Oak Bluffs took another step toward creating a town cultural district Tuesday as selectmen gave the green light to the proposal after several weeks of discussion.

Designated cultural districts are part of a Massachusetts Cultural Council initiative intended to encourage tourism, business development, and local cultural development. There are about 35 cultural districts around the state, including districts in Aquinnah and Vineyard Haven.

Work has been underway to create a similar district in Oak Bluffs that would include the town’s historic and cultural areas as well as beaches and parks. Discussions began before the selectmen in December and continued at a recent meeting. The town planning board also discussed the proposal, backing the larger of two proposed districts.

Oak Bluffs Association director Christine Todd said selectmen needed to lend their approval so the town could hold a public hearing about the proposal. The cultural district would ultimately be approved by the state.

On Tuesday board chairman Gail Barmakian reiterated concerns about potential restrictions, and that residential areas were included without talking to residents. She suggested altering the map to focus on historic or cultural activities.

Oak Bluffs Association Dennis daRosa said the proposal had been long discussed and vetted by several groups, and cautioned against micro-managing the map. “We spent a lot of time looking at it and this is not an adverse situation,” he said. “We’re calling parts of the town a cultural district...which is a fine way of defining anything, as far as we’re concerned.”

Parks commissioner and business owner Amy Billing said she also had concerns, noting all town parks were included. “I still don’t quite get what it means,” she said, adding that the parks commission wasn’t included in early discussions.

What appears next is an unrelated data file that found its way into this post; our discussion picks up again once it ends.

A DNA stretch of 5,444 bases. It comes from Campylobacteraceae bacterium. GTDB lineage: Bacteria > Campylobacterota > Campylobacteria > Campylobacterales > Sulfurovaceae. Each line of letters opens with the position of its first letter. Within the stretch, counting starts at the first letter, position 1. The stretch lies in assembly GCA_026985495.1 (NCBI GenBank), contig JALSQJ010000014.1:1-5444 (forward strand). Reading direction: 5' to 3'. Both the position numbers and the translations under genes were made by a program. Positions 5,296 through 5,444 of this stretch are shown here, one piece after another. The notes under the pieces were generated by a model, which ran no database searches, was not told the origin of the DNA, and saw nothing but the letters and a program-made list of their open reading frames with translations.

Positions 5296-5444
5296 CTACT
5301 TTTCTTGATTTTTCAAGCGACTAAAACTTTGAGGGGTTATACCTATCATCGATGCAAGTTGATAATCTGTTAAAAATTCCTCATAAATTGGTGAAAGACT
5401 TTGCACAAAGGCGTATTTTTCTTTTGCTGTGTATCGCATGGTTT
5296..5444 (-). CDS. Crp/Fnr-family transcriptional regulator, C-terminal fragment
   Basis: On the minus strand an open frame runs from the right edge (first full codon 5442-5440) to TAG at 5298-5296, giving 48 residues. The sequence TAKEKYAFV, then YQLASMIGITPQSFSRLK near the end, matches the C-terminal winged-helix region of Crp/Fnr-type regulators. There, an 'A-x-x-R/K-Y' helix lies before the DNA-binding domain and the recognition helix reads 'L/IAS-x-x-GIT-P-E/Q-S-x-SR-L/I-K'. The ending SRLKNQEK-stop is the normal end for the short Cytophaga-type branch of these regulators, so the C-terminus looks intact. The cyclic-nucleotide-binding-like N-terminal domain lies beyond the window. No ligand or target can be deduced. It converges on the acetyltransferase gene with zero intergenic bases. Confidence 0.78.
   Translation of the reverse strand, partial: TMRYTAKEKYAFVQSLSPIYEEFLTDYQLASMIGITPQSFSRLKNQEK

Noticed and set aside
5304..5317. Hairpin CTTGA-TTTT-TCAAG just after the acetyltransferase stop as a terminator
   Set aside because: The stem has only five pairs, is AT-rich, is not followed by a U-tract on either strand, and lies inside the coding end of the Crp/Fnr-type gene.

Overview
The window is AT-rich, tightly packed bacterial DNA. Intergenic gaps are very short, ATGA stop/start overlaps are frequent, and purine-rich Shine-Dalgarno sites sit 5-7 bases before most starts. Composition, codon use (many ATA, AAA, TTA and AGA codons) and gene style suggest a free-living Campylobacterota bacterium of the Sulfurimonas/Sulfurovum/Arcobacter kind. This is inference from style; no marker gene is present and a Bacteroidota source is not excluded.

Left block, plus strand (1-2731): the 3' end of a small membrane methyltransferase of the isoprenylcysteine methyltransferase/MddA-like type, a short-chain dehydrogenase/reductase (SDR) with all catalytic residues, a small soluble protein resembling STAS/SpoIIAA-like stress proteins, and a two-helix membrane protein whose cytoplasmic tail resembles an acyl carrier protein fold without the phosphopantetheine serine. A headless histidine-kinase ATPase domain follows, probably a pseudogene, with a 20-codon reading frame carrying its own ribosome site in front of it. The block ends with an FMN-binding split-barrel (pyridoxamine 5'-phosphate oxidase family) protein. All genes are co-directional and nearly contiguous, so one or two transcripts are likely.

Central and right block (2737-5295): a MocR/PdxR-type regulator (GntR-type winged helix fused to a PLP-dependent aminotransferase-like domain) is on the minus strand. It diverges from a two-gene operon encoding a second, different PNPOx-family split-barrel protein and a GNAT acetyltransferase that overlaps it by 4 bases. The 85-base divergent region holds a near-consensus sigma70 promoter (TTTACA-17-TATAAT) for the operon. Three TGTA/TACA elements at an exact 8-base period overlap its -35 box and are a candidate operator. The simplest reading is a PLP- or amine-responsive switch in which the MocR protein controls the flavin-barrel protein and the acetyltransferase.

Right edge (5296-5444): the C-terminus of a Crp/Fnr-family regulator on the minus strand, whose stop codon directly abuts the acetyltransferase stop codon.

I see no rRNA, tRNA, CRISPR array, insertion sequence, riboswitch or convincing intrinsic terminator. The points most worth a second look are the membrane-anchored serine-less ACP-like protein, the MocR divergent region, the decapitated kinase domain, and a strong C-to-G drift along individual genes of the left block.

Ms. Todd pointed out further discussion could take place at the public hearing.

“I think it’s time to move it on,” selectman Michael Santoro said.

Selectman Walter Vail said he was also ready to push the proposal along. “I think that what the OBA has presented certainly makes a lot of sense to me,” he said.

The board voted 4-1 to go forward and hold a public hearing about the cultural district, using the larger district approved by the planning board. Ms. Barmakian voted no. “I fully support this,” she said. “I think the public needs to have a little more flexibility with the map.”

The public hearing will take place in the early summer, when seasonal residents can attend.

In other business selectmen approved three ballot measures for the April 13 town election.

The board approved a non-binding ballot question asking whether voters are in favor of establishing a regional housing bank to address the Island’s housing needs. The non-binding question has been proposed by the ad-hoc Vineyard Housing Bank Citizen’s Committee, and originally stated initial funding for the housing bank would come from a portion of each town’s Community Preservation Act funding.